Copyright © 2020 Albuquerque Journal
Jumping into international trade can be an intimidating prospect for a small business owner.
But it doesn’t have to be that way, said David Glaccum, associate administrator for the U.S. Small Business Administration’s Office of International Trade.
“It’s a sale like any other sale, and there are resources to help you get there,” Glaccum said while addressing New Mexico business owners and others Friday at the 2020 International Business Summit.
The event, held on Central New Mexico Community College’s Montoya campus and co-hosted by the New Mexico Trade Alliance, was designed to answer questions about exports, highlight grants and other resources, and encourage more New Mexico small businesses to participate in the global economy.
While international trade has more than doubled as a portion of the United States’ gross domestic product over the past six decades, Glaccum said many small businesses opt not to export goods and services due to a lack of expertise, as well as a level of comfort in domestic markets. Glaccum told attendees that as few as 1% of American small businesses export goods or services to other countries, even though 95% of consumers live outside the United States.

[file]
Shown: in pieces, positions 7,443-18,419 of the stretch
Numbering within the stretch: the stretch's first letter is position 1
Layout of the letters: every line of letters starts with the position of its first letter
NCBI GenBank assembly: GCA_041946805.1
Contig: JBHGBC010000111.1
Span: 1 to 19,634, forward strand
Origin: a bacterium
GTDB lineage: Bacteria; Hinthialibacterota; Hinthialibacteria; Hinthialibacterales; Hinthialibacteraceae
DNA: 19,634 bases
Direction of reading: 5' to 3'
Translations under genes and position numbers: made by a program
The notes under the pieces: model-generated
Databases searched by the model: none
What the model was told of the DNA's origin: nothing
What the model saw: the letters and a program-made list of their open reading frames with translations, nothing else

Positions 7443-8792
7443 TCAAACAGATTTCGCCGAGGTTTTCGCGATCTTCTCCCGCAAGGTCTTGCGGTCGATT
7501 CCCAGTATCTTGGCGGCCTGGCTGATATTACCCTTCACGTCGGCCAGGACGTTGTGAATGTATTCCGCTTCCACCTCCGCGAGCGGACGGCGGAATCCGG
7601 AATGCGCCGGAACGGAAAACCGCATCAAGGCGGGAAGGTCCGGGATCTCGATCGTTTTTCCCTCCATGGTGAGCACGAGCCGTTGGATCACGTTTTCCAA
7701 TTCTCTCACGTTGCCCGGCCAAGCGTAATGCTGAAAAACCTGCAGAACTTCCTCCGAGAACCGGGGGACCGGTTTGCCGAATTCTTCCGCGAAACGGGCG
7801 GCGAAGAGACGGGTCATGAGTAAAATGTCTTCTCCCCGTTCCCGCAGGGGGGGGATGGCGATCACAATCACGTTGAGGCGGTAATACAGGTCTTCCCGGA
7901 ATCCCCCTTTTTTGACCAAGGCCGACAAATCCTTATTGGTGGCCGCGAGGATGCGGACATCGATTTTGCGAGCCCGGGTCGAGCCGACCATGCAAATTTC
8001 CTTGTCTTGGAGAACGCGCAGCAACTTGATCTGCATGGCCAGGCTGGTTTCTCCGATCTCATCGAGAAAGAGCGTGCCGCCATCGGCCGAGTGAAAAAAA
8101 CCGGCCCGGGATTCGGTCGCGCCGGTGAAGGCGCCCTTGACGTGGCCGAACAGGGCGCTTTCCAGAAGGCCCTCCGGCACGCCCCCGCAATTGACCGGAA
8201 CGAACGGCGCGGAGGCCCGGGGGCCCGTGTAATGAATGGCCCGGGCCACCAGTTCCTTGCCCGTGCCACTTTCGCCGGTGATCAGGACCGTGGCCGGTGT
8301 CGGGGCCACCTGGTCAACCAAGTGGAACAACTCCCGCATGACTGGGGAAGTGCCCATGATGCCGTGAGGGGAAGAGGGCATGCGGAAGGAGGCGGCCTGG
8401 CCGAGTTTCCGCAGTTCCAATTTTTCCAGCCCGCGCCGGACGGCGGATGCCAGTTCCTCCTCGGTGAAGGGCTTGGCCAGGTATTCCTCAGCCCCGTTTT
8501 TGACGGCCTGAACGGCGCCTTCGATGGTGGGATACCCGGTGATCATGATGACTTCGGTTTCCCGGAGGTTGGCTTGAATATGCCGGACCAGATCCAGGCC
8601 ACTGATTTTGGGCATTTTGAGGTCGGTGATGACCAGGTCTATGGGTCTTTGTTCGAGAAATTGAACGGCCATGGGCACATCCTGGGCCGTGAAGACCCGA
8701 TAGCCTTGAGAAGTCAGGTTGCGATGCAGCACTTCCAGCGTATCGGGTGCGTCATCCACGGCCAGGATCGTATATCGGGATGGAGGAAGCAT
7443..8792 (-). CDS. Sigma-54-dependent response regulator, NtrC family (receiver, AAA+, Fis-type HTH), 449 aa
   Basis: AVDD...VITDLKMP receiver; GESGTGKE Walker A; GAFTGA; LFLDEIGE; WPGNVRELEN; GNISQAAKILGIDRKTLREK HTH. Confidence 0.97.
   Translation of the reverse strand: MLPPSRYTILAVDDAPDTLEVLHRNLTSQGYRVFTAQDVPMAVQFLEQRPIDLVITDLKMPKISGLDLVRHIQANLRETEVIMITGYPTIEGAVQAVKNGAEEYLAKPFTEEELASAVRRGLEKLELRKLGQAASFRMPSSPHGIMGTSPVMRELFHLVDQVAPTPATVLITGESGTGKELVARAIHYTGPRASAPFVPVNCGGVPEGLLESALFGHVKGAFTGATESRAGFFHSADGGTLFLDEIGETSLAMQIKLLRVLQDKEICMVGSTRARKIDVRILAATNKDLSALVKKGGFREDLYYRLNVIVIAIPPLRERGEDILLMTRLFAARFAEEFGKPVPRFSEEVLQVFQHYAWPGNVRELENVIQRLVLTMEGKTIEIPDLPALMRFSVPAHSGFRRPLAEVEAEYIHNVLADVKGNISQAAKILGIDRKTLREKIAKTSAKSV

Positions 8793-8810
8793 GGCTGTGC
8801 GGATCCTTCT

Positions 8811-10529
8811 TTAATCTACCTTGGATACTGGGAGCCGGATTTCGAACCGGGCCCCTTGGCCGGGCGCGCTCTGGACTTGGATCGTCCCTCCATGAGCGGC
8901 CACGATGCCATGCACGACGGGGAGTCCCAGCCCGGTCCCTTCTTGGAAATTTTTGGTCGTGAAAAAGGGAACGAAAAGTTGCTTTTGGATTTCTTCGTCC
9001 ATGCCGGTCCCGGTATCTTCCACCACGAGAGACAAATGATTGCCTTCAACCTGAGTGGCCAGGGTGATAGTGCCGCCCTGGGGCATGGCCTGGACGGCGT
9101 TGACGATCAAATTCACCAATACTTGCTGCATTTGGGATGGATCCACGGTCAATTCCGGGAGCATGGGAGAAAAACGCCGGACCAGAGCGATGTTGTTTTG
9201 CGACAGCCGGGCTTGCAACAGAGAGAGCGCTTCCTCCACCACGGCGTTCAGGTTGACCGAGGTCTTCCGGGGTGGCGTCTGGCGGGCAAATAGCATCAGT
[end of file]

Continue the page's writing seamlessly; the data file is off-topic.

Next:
“The opportunity for new and expanded trade relationships, and the accompanying sales growth, is there for the taking,” Glaccum said.
The event convened panels of trade experts and New Mexico small business owners who have had success with international trade. Panelists discussed financing and identifying markets while answering questions from other New Mexico business owners interested in expanding their own international footprint.
New Mexico has seen steady growth in foreign trade in recent years, according to New Mexico Trade Alliance president Randy Trask. In 2019, the state’s exports to Mexico grew by 68% and its total global exports grew by 31%, according to the Journal’s archives.
Still, Trask noted that many of those export totals don’t always reflect goods produced in New Mexico, and the state remains well behind neighbors like Colorado and Arizona in total exports. Trask pointed to New Mexico’s smaller population and relatively small manufacturing sector as factors.
As a result, Trask and Glaccum agreed there’s room for improvement within the state’s small business export realm. Trask highlighted New Mexico’s food industry as a particular area of focus, noting the state’s relatively abundant food-product manufacturers could find homes in markets as far away as Europe and Asia.
During the trade summit, Glaccum highlighted some of the tools the Office of International Trade uses to work with small business, including grants through the office’s State Trade Expansion Program. He said the program, a partnership between federal and state government, supported nearly $5 million in small business export sales in New Mexico in 2019.
“I think the future is bright for trade,” Glaccum said.